Sunday, December 26, 2010

Coincidence, I think so

It has been a while since I took my camera out for a run.  I finished up at Grand Army Plaza.  The Soldiers' and Sailors' Memorial Arch was as a monument to the victory of the Union Army in the Civil War. It faces due South.  It was designed in 1889 and finished in 1892.  It is where it is because it was built as an entrance to Prospect Park itself.  It faces due South to kinda stick it to the Confederacy....  The Grand Army of the Republic won, you lost.  he he he..

I took this photo

Look through the middle of the Arch, you can see the Empire State Building.

Here, I will zoom in for you.

The Empire State Building was built in 1930.  It is on 5th Ave between 33rd and 34th Streets in Manhattan.  It occupies the former site of the Waldorf Astoria.

When the sun is right it makes for a pretty picture.  The trees, the Arch, and the iconic Empire State Building.  As the crow flies, it is about 6 miles away.

Many nice photo can be seen at this website.  This is the website of Richard Kessler he calls this the Brooklyn Mirador and claims that it is not a coincidence.  Before the intersection of 5th Ave and 34th Street was the original location of The Waldorf, it was just 350 Fifth Ave.

"In 1865, as the Civil War ended, the Brooklyn Park's elliptical entrance plaza was planned so its axis would point at the 350 Fifth Avenue mansion of William Backhouse Astor. Astor was a leader of a group of influential Democratic politicians and merchants.  This group, weeks after the election of Lincoln in November 1860, in order to prevent war or secession, held the 'Pine Street Meeting'.  They appointed a committee headed by former President Fillmore that was to assure the South and Jefferson Davis of their support to amend the Constitution to provide permanent protection for slavery.  Their activities may have contributed to the atmosphere which led to the Draft Riots of July 1863 and continuing strong northern anti-Lincoln sentiment."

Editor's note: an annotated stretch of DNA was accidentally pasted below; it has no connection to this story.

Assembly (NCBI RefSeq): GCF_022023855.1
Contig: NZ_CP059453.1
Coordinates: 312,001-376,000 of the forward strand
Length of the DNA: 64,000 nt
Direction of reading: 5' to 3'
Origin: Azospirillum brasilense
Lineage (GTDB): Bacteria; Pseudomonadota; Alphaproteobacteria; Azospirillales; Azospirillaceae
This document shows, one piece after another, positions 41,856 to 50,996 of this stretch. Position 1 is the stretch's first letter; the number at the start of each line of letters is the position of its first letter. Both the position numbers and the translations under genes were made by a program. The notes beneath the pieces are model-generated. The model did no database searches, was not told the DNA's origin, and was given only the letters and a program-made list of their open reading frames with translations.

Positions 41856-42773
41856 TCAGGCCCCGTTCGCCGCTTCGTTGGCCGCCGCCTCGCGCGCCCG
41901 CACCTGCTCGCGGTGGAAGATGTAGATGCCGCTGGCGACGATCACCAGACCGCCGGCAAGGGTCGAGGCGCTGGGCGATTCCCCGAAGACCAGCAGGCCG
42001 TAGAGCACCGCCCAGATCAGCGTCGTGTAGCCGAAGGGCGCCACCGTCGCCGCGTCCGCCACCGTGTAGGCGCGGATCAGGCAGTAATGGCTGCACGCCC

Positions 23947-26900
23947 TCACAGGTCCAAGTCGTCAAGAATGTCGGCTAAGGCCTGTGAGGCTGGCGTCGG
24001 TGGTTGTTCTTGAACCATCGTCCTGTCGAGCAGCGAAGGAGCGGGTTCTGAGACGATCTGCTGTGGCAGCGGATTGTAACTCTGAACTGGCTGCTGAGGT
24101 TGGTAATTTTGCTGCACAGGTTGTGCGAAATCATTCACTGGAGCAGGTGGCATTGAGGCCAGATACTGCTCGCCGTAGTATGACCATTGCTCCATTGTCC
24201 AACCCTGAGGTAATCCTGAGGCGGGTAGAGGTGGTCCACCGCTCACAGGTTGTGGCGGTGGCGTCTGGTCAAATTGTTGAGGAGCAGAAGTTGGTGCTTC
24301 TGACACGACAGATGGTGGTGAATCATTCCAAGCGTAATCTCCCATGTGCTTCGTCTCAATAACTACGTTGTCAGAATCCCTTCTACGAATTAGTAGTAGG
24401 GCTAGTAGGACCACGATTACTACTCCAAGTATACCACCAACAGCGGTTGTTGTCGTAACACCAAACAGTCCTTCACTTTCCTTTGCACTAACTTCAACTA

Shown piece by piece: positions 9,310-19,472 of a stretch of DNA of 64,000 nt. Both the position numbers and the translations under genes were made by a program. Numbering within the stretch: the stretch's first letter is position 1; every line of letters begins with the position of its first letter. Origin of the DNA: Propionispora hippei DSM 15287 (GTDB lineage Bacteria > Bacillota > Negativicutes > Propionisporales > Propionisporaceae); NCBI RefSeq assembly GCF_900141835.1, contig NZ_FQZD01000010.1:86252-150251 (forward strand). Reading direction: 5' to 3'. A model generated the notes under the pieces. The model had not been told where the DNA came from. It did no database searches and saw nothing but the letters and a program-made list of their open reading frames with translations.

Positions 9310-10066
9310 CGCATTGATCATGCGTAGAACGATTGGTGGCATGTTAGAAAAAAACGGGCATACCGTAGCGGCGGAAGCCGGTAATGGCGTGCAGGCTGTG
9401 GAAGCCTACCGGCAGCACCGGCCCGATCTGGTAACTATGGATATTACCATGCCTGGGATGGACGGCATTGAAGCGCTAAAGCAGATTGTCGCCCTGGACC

That is a lot of bla bla.  It could be true, but if you look the other way the Arch faces South.  It is a monument to the victory of the North over the South in the Civil War.


  1. Yes, of course. Like a lot of things in life, it all depends on the way you look at it!
    -- K

    Kay, Alberta, Canada
    An Unfittie's Guide to Adventurous Travel

  2. Coincidence that the Colored Orphans Asylum, a target of the Draft Rioters, was just a few blocks north of 350 Fifth Avenue?

  3. That could be true, but I don't see the connections to fact that you can see the Empire State Building through the Arch.......

  4. I'd be skeptical that the arch was built to face South but also to face that particular Manhattan site, but even if it's so, it certainly wasn't a sight-line when the arch was built 40 years before the ESB. Very different from the Greenwood to Statue of Liberty sight-line.

  5. Thanks for your kind mention.
    The alignment existed 20 years before the Arch. The Plaza opened in 1867 with a single jet of water as its centerpiece along the axis which was aimed at 350 Fifth Avenue. In 1869, the Lincoln Stature was dedicated at the north end of the Plaza's axis, facing the the unseen mansion 5 miles away, he is pointing to the Emancipation Proclamation, lecturing them from the grave.
    Olmsted, Vaux and Stranahan were strong Lincoln men. Astor was not. Reconstruction was aborted 1877. In 1895, 3 years after the plain Arch was dedicated at the south end of the Plaza, Omlsted retired, the Lincoln statue was turned around and abandoned in the Concert Grove. Vaux was found drowned in Gravesend Bay in November and six months later the Supreme court ruled racial segregation Constitutional - Separate but Equal. The Astor Mansions became the Waldorf Astoria, the Arch was draped with statuary and Brooklyn merged into NYC. 1931 - Empire State Building.
    Two years after his assassination, the JFK bust is unveiled where Lincoln stood, facing North, 1965. In 1970, the Mirador was completed two years after the assassinations of MLKingJr and RFKennedy.
    The Mirador is a concrete base and the lamppost it supports, which is the only place to stand to see the Empire State Building precisely bisect the Arch's interior - its aerial just brushing the ceiling.
    Thank you


You do not have to be nice!


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